In attempting to faithfully adapt the novel’s plot, the filmmakers abandon one of Indian Horse’s most affecting aspects, its storytelling methods. While readers serve as Saul’s trusted audience, film viewers are independent observers of Saul and his surroundings. The film even gives viewers access to scenes where Saul was not present, such as school staff meetings and incidents of abuse. Had the filmmaking team involved indigenous members, they could have been in a better position to find a creative solution to adaptation that actually reflects an indigenous storytelling perspective. Instead, the result is a film that brings a vital story to a potentially wider audience, but feels like a story told second-hand.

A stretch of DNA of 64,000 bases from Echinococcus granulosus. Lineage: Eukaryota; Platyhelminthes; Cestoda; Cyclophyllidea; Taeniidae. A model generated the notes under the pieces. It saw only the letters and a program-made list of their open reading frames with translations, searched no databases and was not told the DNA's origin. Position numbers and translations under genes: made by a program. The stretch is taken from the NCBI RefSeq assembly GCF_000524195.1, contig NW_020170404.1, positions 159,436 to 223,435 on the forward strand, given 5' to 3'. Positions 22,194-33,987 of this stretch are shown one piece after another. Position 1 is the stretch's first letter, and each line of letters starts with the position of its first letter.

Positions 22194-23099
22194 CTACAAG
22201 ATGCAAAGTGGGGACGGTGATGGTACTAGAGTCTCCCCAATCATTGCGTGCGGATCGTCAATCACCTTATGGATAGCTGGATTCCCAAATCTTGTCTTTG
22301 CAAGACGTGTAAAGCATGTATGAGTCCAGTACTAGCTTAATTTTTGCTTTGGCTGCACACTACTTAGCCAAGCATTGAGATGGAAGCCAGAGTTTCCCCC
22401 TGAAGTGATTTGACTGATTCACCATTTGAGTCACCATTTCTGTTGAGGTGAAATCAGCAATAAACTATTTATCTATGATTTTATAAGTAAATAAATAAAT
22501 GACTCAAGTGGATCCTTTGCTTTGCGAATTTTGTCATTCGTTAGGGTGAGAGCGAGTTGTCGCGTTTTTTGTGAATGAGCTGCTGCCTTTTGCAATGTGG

This review was originally published on October 2, 2017.
With a white director, Indian Horse stumbles in portraying the experience of the education system for Indigenous people in Canada. But the documentary Our People Will Be Healed shows that an Indigenous filmmaker telling these stories may do so with more nuance, understanding, and access. Another doc — Marie Clements’ music focused The Road Forward — follows Canada’s Indigenous Civil Rights Movement. And Luk’Luk’I, a narrative feature about the 2010 Winter Olympics, exposes the shallowness of Canadian national identity.